The Filipino practice of kamayan essentially ditches the utensils and lets diners get into the meal by eating with their bare hands. Such a technique is the usual call to action when faced with a Filipino feast known as a boodle fight, which is a large communal spread presented on banana leaves. Dishes making up the bounty consist of traditional favorites like fried fish, grilled veggies, fresh mangoes and tomatoes, lumpia Shanghai, crispy pork belly lechon, and various barbecued meats.
This extravagant meal is usually experienced at large family parties and gatherings or in restaurant settings, but now, a whole kamayan feast can be your next weeknight dinner thanks to take-home meal kits from Silog, a Filipino restaurant in Torrance, California.
“We want to continue to promote our culture through our food. Since food heals everything, it’s perfect for this unprecedented quarantine time,” states chef and owner, Lemuel Guiyab. “If people can’t go out yet and gather in restaurants, it’s all good, we can still provide everything they need for a kamayan feast right in their own home.”
To order, reservations must be made at least 48 hours in advance, with a minimum order good for four adults at $39.95 per person. The sumptuous feast is for sure a fun and unique dining experience that you can have at home to spice things up from the usual or if you have a special occasion you’d like to celebrate with the family.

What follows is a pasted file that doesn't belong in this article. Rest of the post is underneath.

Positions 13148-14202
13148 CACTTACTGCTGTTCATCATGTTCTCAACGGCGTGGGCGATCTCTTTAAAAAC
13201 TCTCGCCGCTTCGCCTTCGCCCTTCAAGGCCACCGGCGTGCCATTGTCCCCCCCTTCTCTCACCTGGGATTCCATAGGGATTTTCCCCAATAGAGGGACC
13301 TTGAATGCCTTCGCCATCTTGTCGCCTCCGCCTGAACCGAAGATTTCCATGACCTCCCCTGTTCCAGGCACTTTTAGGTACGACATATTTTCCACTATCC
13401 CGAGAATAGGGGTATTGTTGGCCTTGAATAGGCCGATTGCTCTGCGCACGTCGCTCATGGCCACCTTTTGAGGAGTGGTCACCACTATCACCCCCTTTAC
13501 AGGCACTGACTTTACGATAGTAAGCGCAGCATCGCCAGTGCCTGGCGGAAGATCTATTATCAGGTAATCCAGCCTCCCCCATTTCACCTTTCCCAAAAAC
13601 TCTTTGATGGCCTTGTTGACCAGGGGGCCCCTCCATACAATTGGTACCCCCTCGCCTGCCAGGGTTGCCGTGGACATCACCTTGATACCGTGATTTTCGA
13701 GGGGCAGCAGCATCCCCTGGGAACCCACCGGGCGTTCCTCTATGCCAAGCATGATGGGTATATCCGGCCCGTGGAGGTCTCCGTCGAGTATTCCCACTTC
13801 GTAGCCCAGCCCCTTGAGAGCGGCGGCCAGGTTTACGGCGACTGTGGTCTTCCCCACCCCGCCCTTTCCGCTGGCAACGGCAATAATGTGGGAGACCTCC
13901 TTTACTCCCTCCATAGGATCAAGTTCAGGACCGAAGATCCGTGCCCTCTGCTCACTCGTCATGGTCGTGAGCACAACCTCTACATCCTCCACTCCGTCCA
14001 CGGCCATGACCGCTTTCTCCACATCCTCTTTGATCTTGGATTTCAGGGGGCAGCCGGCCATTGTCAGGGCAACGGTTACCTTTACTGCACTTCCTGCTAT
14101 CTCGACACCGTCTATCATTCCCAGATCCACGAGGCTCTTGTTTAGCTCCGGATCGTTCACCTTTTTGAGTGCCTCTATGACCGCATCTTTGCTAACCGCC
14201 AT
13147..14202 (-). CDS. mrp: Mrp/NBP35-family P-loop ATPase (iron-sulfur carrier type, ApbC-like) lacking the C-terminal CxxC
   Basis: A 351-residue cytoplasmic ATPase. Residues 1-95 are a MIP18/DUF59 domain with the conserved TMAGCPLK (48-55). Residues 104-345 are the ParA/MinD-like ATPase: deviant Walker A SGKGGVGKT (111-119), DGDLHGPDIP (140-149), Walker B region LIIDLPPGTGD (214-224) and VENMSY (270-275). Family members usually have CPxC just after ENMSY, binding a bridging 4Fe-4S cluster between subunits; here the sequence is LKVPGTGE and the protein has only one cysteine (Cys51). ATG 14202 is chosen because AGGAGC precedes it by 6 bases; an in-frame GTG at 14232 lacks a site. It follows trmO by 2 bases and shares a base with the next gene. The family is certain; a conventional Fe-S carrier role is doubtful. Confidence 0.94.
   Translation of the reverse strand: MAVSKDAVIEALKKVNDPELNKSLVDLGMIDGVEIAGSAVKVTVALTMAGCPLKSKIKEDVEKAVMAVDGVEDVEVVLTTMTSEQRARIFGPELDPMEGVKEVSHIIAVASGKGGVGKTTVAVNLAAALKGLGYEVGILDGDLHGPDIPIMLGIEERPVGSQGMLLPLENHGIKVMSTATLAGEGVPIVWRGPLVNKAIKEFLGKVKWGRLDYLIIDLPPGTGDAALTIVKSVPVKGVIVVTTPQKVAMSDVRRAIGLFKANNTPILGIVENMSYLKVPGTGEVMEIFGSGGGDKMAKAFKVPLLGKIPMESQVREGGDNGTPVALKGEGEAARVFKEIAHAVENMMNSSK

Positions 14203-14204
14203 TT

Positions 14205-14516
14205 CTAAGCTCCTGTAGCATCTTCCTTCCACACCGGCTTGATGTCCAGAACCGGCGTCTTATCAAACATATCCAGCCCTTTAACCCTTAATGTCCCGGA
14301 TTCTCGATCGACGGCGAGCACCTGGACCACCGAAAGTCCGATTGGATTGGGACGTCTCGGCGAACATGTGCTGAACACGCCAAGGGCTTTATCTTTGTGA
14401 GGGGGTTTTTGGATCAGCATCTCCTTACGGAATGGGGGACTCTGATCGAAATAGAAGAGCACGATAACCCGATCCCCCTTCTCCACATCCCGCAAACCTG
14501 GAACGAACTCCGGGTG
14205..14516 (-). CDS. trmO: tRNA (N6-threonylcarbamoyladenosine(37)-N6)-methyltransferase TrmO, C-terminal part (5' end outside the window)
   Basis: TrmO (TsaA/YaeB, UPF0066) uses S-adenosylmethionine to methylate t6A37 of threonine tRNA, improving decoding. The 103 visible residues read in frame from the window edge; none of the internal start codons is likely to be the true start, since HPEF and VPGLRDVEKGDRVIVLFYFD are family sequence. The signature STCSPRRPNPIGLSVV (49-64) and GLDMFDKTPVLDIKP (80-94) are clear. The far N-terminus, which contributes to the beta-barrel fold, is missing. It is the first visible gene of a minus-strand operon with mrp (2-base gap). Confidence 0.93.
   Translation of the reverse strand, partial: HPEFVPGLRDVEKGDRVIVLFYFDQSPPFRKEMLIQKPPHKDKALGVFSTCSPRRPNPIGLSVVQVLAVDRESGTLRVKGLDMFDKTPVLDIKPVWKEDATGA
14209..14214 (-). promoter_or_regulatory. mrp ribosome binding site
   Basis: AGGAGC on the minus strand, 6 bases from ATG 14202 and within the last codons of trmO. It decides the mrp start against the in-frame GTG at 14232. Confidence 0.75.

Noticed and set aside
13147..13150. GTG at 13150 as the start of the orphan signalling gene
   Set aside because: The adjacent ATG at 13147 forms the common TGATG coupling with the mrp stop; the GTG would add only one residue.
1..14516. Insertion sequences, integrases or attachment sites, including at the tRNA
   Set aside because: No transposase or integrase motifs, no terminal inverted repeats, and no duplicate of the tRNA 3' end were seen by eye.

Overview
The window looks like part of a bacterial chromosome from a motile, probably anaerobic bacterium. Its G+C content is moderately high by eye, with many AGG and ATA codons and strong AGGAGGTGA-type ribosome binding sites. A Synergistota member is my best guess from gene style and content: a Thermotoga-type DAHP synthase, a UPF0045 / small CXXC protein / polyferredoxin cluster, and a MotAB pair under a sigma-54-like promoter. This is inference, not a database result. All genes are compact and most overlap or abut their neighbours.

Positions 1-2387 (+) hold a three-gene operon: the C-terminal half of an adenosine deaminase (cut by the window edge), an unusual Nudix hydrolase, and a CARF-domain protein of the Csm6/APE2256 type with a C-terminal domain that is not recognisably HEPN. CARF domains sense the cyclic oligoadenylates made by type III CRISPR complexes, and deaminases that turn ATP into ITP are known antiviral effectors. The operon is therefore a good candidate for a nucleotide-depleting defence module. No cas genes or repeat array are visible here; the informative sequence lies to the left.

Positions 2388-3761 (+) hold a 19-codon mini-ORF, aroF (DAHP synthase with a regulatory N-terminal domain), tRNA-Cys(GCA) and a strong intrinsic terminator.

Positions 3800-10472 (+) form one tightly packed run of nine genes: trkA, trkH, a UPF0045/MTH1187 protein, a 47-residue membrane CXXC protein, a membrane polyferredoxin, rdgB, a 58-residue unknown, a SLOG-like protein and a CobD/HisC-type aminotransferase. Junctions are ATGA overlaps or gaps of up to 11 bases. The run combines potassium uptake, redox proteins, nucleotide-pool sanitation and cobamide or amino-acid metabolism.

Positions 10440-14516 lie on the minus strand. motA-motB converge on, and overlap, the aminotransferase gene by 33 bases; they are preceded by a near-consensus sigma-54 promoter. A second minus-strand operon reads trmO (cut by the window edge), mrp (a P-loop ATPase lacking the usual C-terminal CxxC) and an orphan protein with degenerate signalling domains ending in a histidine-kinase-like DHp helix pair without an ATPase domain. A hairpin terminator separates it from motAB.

Chicken adobo. Lumpia. Leche Flan. These are all traditional Filipino dishes that are getting remixed through the lens of Filipino -merican chefs. And though it’s drawing skepticism from Filipinos themselves, while still having to prove itself to the mainstream, Filipino-American cuisine is poised to overcome such obstacles.
Growing up, busting out my lunch of kare-kare with a dash of bagoong didn’t exactly draw kids closer to me, eager to trade up with one of their Lunchables creations. Which is fair, not many really find ox-tail in a peanut stew with a dash of fish paste to be appetizing. But these days, folks have more adventurous palates and are being exposed to Filipino food that has a touch of “growing up in America” generously added to it.
In this latest episode of Taste the Details, walk with me as I explore the friction between traditional and modern Filipino cuisine. This new generation of Filipino-American chefs are cooking up their interpretations of the traditional Filipino food they grew up eating — and pissing off our lolas in the process.